Wintry barn whisperings

Blog articles // 28. Nov 2017
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Wintry barn whisperings

In summer, the pigs, rabbits and co. have free rein of the expansive Alpine pastures, green meadows and can enjoy a lot of fresh vegetables, but what do the farm animals do in winter? A look into the barn.
 
It’s an impressive view: when the golden autumn leaves are falling and the herds of cows make their way from the alpine pastures to the valley. Accompanied by ringing cowbells and the instructive calls from the farmer, you can really see a caravan of cattle on the move at this time of year.
 
To give the animals some much-needed motivation, there is usually a bucket full of grain at the ready, as a cow with a mouthful of food will march forward a lot more willingly. Weak or sick animals can make the long journey by tractor instead. After the long summer months on the Alpine pastures, winter means it is time to return to the barn, and the animals are brought into well-lit stalls and are regularly allowed to roam outside. When all of the animals have been brought onto the farm, and the first snow clouds are approaching over the mountaintops, then the winter can begin.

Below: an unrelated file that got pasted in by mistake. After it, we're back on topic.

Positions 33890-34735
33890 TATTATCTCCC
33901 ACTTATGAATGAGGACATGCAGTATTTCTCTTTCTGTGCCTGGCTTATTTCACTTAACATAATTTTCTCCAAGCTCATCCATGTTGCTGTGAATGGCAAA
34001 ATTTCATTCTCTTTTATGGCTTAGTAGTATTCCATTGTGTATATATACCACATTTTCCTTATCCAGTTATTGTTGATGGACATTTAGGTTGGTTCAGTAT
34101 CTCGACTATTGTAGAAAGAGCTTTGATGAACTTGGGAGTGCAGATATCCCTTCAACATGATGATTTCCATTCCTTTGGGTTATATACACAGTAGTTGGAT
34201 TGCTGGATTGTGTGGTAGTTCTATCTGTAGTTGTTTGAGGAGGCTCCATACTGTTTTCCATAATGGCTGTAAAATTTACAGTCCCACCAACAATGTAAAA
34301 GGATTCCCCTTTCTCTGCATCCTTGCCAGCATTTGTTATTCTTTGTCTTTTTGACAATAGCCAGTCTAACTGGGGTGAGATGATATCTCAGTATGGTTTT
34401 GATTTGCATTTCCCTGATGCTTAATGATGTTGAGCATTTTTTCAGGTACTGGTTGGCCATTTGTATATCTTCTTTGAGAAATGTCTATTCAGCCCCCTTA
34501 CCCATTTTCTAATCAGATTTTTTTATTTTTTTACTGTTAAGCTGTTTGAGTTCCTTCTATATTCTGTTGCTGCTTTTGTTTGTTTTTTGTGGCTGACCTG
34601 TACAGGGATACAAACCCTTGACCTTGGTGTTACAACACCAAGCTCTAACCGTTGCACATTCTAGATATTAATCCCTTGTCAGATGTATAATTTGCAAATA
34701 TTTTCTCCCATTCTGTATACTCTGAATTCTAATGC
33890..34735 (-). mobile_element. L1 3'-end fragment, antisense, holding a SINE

Nutritional food

Yes, at this time of year, there’s a lot going on in the barn. So accompanying with the farmer will definitely pay off: Now, his job is to portion the feed carefully throughout the winter months ahead. Mother cows in particular have an enormous need for nutrients and other feed components, which develop in the complex stomach system of the cud-chewing animals and also increase the quality of the milk. If you accompany the farmer, pour fresh grain into the feeding trough and give the goats and rabbits a nice fresh carrot, you can learn to better understand the circumstances of the farm animals.

Of the cold Twelfth Night and Christmas

The little farm guests in particular shouldn’t leave the farmer’s side on Christmas Eve. Why? According to an old legend, the animals in the barn acquire the power of speech at midnight and can foretell the future. But psssttttt! As soon as the animals hear somebody, the magic disappears. You have to be as quiet as a mouse. On the Twelfth Night of Christmas, it’s customary here to take a sooty pan filled with coal embers, incense, and palm twigs to smoke out the barn. It is supposed to ward away all evil from the farm, to allow good fortune to spread.